”Our facilities provide memory care and memory care only in a homelike setting where staff are ‘family’ to our residents,” said Brown. “Dealing with staffing shortages during COVID and the times that family visitation was not possible was really troubling for our staff, residents and families leading to much frustration. We also rely on outside groups, clergy, et cetera, to provide additional support and services and this too was curtailed during this time.”

Heritage Springs Memory Care’s Board of Directors are “very supportive of staff need for some quiet time and time away to regroup or in many cases recover from the stress of COVID and the many challenges it presented,” Brown added. “We have and continue to work on ways to uplift our team.”

Brown said she has worked through the entire pandemic and strongly believes that everyone is in it together.

”The best medicine is caring, support and flexibility,” said Brown. “It hasn’t been an easy time for anyone in health care or education but together, as a team, we’ll get through it.”

Sat, 06 Aug 2022 09:00:00 -0500 en text/html
Killexams : Over 80% of Romanians can’t supply first aid

The pandemic paused specialized first aid courses for almost two years, but more and more Romanians, especially the young and those who recently became parents, are now signing up.

The new applicants may not be enough. latest studies show that over 80% of Romanians don’t know how to supply first aid.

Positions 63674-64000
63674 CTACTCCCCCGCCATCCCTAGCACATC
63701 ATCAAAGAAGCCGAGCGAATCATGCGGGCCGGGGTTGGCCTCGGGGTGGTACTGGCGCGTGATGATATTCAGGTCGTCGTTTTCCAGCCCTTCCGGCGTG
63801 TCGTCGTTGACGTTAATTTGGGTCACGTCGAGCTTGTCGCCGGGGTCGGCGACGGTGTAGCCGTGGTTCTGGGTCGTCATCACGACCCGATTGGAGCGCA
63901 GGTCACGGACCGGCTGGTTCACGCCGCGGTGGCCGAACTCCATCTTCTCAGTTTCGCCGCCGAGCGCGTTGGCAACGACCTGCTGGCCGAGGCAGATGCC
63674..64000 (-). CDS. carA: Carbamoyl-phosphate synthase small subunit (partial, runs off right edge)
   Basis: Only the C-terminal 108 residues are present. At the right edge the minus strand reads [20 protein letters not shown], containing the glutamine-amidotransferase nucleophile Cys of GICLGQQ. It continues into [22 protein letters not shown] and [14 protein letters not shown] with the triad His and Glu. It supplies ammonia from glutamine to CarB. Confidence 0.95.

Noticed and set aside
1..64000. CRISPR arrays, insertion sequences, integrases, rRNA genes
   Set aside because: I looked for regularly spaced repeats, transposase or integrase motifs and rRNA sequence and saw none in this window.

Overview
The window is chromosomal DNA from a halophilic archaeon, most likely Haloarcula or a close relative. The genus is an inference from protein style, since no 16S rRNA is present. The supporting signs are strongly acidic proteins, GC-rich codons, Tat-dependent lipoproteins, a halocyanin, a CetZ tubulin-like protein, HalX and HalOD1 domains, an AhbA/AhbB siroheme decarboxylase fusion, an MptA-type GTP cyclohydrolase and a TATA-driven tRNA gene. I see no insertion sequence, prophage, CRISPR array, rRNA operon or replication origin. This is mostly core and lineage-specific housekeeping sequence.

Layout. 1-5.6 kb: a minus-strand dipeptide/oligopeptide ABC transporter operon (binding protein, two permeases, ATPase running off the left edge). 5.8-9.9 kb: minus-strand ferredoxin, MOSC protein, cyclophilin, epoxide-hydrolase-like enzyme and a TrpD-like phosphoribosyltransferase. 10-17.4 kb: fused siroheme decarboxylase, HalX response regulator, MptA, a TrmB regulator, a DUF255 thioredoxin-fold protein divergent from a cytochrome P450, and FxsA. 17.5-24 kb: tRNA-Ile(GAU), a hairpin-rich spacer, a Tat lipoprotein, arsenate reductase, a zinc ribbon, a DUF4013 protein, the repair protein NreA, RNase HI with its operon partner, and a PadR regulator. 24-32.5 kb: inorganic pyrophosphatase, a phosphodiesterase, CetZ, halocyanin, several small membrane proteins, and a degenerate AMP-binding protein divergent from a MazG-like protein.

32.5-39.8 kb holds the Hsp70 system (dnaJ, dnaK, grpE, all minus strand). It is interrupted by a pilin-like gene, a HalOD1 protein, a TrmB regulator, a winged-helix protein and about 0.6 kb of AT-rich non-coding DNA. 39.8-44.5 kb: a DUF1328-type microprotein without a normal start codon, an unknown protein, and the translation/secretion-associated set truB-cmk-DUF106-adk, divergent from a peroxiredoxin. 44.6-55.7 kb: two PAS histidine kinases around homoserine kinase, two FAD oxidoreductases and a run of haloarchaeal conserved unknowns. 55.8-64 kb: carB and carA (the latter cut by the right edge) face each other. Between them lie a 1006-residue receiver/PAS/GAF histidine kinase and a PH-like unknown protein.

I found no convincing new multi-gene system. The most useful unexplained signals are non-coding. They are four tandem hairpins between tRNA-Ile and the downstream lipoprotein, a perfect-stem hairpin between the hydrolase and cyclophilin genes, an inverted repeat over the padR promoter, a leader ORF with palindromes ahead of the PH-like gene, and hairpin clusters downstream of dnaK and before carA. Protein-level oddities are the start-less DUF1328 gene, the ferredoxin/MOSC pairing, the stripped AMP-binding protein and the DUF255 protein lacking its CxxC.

“I’m going to get my driver’s license. It seemed important to have this kind of training as well,” said Mihai, a student in one of the courses, cited by Euronews. “I became a father. I think you worry more when you’re responsible for someone other than yourself. You become much more cautious, let’s say,” he added.

Other students also note the importance of knowing what to do in a crisis situation. During first aid courses, they learn how to bandage a wound, and what to do when someone swallows dangerous substances, has an epileptic crisis, has an anaphylactic shock, or is bitten by an animal.

The Iași Emergency Medical Services gives first aid courses once a month. After two years off due to the pandemic, all spots are now taken. In 2019 and 2020, the volunteers who are part of the NGO taught roughly 4,760 people how to supply first aid. This year, the figure is at 5,300 after only six months.

Marius Benchea, manager of the Iași Voluntary Emergency Medical Services, says there are many myths about first aid regarding burn victims, for example. “The vast majority of tragedies start from cardio-respiratory arrests, when people are not resuscitated in time,” he thinks.

First-aid courses are now organized in Iași, Suceava, Bacău and Neamț. They last around three hours and cost RON 200 (EUR 40).

(Photo source: Wellphotos |

Sun, 07 Aug 2022 22:57:00 -0500 en text/html
Killexams : Horry County pediatricians seeing uptick in appointments as students return to school

HORRY COUNTY, S.C. (WBTW) — Children born during the pandemic are more prone to sickness their first year of daycare, according to pediatricians.

Newborns to 3-year-olds develop their immune systems by naturally being exposed to viruses and bacteria. However, doctors say this hasn’t happened since children have been in quarantine.

Pediatricians have been seeing children in daycare with more illnesses such as common colds and strep throat. 

They advise parents to take their children for annual check-ups to ensure that they have all their required shots to minimize the chance of getting sick. 

Children who have already been in public settings have been exposed to certain ailments, so their immune systems are trained to confront illnesses.

That’s nothing to be thinking about, according to Lucretia Carter, the pediatric medical director at Tidelands Health.